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Getting Ready for the 2019 Hurricane Season

Trees that fell on a house during a hurricane

Are you ready for Andrea? Barry? What about Humberto, Jerry and Karen?

Those aren’t people, but rather the names meteorologists will give to the tropical storms and hurricanes as they develop in 2019.

In a few short months, people up and down the east coast could be cleaning up after hurricane damage, which means we’ll likely be dealing with hurricane claims. PA and NJ: pretty much any state on the east coast is susceptible to some level of destruction from tropical storms.

We’ve talked a lot about how to recover after a storm hits and dealing with NJ and PA hurricane claims, but we haven’t dealt much with hurricane preparation. With that in mind, we’ve decided to share this list from FEMA on how you can prepare for hurricanes before, during and after the storm.

Advance preparation

  • Know what level of risk your community is at for hurricanes.
  • Make sure you’re signed up for your community’s emergency alert system.
  • Watch for signs of flash flooding. Make sure you have an evacuation plan and know how to get to shelters.
  • Collect enough supplies for at least three days, taking extra care to remember pets, as well as family members who have specific medical needs.
  • Put important documents somewhere safe. You might want to make some password-protected digital copies as well.
  • Review your insurance policy to see what it says about hurricane damage and protect your property by decluttering drains and gutters and installing check valves in your plumbing.

Three days before the hurricane lands

  • Keep your TV or radio on to get up-to-date forecasts and emergency instructions.
  • Check your emergency kit to make sure you have enough food and water for at least three days, cash, medication, a flashlight, batteries and first aid gear.
  • Have a plan for staying in touch with your family if the power goes out: calling, texting, or keeping them updated on social media. Texting is usually more reliable during a disaster because phone lines can become overloaded.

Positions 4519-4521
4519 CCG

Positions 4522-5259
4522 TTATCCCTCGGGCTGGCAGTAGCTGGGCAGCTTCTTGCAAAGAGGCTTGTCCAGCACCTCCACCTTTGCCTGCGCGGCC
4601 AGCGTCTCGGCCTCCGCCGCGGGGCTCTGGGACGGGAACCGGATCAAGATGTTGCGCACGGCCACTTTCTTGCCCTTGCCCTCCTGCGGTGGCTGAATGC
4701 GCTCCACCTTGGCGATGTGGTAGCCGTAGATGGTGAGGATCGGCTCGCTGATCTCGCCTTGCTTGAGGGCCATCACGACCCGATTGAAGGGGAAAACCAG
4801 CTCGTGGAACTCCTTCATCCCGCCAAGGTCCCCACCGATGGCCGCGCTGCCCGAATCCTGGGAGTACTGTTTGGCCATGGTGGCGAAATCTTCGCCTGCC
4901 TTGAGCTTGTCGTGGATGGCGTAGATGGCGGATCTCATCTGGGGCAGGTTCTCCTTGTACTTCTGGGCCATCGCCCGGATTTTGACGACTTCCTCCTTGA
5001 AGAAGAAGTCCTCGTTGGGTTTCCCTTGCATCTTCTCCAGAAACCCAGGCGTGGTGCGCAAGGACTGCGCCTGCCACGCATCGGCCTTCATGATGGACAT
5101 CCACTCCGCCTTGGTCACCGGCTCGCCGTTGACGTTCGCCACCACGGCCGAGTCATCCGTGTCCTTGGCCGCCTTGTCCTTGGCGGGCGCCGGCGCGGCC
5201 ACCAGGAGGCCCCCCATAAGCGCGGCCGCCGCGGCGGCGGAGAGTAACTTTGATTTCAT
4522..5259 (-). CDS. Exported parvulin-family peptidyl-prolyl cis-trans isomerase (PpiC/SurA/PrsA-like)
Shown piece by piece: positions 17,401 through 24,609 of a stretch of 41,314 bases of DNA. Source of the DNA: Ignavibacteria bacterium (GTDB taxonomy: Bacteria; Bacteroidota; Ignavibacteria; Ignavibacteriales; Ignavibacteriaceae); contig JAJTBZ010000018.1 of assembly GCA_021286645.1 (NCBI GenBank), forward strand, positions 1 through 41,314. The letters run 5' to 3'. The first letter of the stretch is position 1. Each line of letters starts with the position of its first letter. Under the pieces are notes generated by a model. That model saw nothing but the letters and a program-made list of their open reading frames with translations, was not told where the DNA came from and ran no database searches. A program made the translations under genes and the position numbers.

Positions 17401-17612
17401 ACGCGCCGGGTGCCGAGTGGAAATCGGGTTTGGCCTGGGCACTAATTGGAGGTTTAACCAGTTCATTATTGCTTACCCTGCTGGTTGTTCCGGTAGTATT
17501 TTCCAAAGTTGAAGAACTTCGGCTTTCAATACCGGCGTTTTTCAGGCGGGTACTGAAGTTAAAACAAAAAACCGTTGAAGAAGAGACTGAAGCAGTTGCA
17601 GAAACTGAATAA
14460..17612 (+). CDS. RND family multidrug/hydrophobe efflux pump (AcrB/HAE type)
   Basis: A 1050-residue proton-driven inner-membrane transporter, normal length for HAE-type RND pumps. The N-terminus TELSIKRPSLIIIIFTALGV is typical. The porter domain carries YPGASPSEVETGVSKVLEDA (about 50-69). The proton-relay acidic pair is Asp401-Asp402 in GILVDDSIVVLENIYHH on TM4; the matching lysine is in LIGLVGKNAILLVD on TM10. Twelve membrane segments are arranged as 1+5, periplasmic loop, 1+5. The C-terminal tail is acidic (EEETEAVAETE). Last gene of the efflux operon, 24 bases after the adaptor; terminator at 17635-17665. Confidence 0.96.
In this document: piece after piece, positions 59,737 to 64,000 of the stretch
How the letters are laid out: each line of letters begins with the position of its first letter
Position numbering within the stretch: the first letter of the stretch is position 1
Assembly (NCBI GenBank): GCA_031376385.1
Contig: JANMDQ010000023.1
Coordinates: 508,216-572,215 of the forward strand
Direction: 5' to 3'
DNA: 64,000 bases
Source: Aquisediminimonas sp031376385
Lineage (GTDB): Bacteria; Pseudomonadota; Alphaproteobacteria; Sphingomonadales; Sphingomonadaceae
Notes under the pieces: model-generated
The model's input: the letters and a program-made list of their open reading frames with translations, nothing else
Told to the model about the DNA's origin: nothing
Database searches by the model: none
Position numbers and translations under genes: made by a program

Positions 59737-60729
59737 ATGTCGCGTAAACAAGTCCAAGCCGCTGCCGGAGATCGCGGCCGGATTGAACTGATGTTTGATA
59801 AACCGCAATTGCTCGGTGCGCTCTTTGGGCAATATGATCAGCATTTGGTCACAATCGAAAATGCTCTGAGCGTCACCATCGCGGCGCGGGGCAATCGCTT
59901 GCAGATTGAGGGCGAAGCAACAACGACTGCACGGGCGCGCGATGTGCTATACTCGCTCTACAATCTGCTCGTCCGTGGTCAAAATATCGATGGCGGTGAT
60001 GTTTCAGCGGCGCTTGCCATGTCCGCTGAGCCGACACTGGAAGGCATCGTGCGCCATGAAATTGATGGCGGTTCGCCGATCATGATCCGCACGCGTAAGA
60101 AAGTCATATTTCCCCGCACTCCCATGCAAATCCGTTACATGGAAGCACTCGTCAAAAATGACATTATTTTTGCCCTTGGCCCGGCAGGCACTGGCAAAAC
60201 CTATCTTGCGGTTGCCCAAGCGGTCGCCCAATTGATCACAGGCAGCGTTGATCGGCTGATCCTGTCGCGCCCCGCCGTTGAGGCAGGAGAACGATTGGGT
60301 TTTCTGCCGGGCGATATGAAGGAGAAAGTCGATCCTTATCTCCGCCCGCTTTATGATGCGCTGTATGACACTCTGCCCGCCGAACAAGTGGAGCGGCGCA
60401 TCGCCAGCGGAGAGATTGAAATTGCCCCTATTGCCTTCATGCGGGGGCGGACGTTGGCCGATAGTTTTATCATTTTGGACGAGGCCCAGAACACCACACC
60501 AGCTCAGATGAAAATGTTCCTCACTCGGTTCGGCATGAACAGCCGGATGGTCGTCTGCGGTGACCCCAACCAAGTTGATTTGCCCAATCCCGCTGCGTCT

• Put gas in your car and make sure there are no mechanical issues. Keep emergency supplies and a change of clothes in the car.

18-36 hours before the hurricane lands

  • Bookmark your city or county website to get quick access to emergency instructions and updates about the storm.
  • Bring loose objects indoors, as these can turn into dangerous projectiles during high winds (patio furniture, garbage cans). Propane tanks shouldn’t be indoors, so make sure you’ve anchored them.
  • Trim or remove trees that might fall on your home.
  • Cover all your windows, ideally using permanent storm shutters. If you don’t have shutters, 5’8” or marine plywood will work.

Six to 18 hours before the hurricane lands

  • Check your city/county website every 30 minutes for updates or instructions.
  • Charge your cellphone now in case you lose power.

Six hours before the hurricane arrives

  • Unless you’ve been told to evacuate, stay indoors and let your family and friends know where you are.
  • Close storm shutters and keep away from windows.
  • Put your refrigerator on its coldest setting and only open it when absolutely necessary. This will help keep food colder and fresher longer if you lose power.
  • Keep your TV and radio on and keep checking your city/county website for updates.

During the hurricane

  • If you’ve been told to evacuate, evacuate. Do not drive around barricades.
  • If you become trapped by flooding, get to the highest level of the building possible. Do not climb into a closed attic, as you could become trapped.
  • Listen for emergency information and instructions.
  • Use generators and other gas powered equipment away from windows. Never fire up a generator or gas powered machinery indoors.
  • Do not try to walk, drive or swim through flood waters. It only takes six inches of fast-moving water to knock you down, and a foot of water to sweep away your vehicle.
  • Avoid bridges over fast-moving water.

After the storm

Again, most of our post-hurricane writings here have dealt with the damage that leads to hurricane claims. PA and NJ residents who have just weathered a major storm first need to make sure they’re safe before they worry about their homes. That means:

  • Checking in with emergency responders to find out information and special instructions.
  • Being careful when you clean up. Wear protective clothing and don’t work alone.
  • Avoiding electrical equipment if it’s wet or if you’re standing in water. If it’s safe to do so, turn off electricity at the main breaker or fuse box to prevent shocks.
  • Avoiding wading in flood water, which might hide dangerous debris or downed power lines.
  • Only making phone calls if it’s an emergency, as the phone systems will be busy. If you need to communicate with family or friends, text rather than call.

Dealing with PA hurricane claims? Contact Interstate Public Adjusters

If your home has been damaged during a hurricane, having an experienced public adjuster by your side can make a world of difference. When it comes to hurricane claims, PA’s Interstate Public Adjusters has spent years helping homeowners in PA and NJ recover from their loss and get the compensation they deserve. Contact us today to learn more.

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